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Pain ahead on pay raises stakes for GPC



It is tempting to wonder if GPs will ever see a pay rise again.

It was bad enough that the Government was looking to apply its two-year public sector pay freeze to general practice, on top of four pay freezes for most GPs in the last five years. But we now learn the Department of Health has suspended the normal pay review process for the next two years, denying the profession any say about what kind of uplift would constitute a pay freeze, given rising expenses, and how it should be applied.

It is looking increasingly likely that a freeze in pay will be absolute, and will be imposed in whatever way health secretary Andrew Lansley sees fit.

The DH is gambling that morale within general practice is sufficiently healthy to absorb this repeated assault on pay, and that the profession is well enough remunerated to remain attractive to trainee doctors. The jury is still out on the first of those assumptions, but on the second, ministers have surely miscalculated.

A Pulse investigation this week finds the number of young doctors applying to become GPs has plummeted by almost 40% in the last two years. And the effect of those long years of pay squeezes is already filtering through into the jobs market, with practices finding fewer and fewer takers when they advertise GP jobs. General practice is becoming a pariah profession.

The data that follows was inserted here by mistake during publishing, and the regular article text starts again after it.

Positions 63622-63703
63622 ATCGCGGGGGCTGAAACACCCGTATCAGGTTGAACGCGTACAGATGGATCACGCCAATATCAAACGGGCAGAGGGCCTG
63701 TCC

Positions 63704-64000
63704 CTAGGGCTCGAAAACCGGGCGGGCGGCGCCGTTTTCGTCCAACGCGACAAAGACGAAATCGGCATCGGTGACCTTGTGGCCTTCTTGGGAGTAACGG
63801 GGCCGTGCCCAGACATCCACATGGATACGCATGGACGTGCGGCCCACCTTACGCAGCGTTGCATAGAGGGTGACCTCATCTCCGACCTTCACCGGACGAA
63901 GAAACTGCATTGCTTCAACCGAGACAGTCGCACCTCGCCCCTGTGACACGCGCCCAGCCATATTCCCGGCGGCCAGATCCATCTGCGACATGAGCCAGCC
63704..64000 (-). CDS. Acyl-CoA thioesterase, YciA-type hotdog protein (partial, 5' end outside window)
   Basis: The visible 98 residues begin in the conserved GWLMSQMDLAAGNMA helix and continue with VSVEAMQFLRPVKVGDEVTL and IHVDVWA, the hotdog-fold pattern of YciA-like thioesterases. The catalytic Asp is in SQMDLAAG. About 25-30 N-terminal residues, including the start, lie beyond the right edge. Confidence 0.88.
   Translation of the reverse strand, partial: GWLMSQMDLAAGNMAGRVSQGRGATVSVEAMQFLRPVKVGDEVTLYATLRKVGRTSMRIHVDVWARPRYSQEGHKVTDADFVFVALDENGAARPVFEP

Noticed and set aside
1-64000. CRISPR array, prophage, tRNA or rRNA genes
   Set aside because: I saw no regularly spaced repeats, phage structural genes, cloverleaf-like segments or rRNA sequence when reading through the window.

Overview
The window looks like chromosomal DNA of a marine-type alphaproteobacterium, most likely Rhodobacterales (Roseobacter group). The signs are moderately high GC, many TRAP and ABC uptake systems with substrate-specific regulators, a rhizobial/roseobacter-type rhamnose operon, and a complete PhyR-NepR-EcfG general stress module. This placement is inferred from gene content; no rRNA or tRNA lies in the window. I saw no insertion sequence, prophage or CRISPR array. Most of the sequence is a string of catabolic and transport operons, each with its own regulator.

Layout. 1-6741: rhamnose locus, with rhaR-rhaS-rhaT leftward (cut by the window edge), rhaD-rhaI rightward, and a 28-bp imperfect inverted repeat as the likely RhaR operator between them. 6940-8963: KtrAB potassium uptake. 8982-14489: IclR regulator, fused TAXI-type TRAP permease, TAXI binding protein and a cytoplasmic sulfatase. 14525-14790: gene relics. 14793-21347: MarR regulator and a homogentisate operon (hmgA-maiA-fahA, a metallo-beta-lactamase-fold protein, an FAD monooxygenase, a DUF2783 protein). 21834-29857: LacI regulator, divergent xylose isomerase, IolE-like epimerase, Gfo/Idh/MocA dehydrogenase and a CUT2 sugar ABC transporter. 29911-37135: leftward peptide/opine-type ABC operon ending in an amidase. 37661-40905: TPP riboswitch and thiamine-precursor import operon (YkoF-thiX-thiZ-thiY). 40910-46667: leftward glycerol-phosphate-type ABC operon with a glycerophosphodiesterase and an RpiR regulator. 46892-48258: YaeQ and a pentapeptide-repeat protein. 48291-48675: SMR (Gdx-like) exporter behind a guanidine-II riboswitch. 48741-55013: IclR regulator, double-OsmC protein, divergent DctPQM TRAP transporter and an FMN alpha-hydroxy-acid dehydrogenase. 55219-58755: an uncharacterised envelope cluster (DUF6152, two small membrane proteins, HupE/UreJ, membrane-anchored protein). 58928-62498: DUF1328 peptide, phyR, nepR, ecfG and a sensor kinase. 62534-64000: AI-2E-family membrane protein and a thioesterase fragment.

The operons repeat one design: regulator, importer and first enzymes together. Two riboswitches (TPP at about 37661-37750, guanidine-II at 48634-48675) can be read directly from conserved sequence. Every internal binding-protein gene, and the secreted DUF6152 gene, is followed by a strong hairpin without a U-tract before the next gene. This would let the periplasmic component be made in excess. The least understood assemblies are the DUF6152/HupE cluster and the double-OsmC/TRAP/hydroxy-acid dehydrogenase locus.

Presumably the Government is hoping that handing GPs sweeping commissioning powers could make the profession sexy again.

But with core GP income under such pressure, the stakes could hardly be higher as the GPC enters talks with the Government. It is imperative that negotiators secure a good enough deal on commissioning to allow the profession to take it on with enthusiasm.

That deal must, as GPC chair Dr Laurence Buckman rightly insists, secure sufficient funding to cover the cost of commissioning for practices.

But it must do more than that. It needs to deliver genuine incentives for those GPs who take an active role in commissioning, and the guarantee that GPs will not begin their careers as commissioners saddled by the debts run up by the previous regime.

On this, the GPC’s negotiating stance seems less promising.

Dr Buckman acknowledges how worried many GPs are at the possibility they could take over deficits in areas where PCTs have failed to stay within budget. He argues commissioning will never be a success if GPs have to take on the debts run up paying for pet political projects such as PFI schemes and Darzi centres.

Fair enough, but Dr Buckman also makes a rather remarkable concession. He claims he would not have a ‘huge problem’ with saddling GPs with the more routine historical debt that ‘inevitably occurs as a result of managing patients’.

That is likely to be the majority of debt in most areas, and many GPs will have a huge problem if that debt becomes their responsibility, particularly if it makes it harder to secure the incentives available for staying within budget.

General practice can’t look forward to a pay rise any time soon. But at the very least, GPs must not be financially penalised for the mistakes of the old regime.

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